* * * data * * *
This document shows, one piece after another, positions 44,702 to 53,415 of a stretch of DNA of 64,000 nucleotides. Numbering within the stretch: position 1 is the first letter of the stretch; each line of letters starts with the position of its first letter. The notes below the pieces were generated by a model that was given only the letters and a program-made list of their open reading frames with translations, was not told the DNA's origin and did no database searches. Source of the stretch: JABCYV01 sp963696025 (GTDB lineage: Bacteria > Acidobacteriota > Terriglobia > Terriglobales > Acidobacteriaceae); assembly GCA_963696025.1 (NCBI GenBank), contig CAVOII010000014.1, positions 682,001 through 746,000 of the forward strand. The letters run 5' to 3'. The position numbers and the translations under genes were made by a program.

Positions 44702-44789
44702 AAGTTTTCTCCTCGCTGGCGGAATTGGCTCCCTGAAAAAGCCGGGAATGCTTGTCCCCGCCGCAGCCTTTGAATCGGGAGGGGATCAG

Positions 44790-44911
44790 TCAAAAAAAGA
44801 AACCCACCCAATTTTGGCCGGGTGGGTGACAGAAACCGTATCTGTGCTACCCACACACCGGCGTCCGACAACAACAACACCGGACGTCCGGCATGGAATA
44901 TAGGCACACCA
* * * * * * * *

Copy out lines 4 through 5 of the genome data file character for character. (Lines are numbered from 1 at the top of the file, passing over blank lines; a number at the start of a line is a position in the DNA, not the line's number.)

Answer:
Positions 44790-44911
44790 TCAAAAAAAGA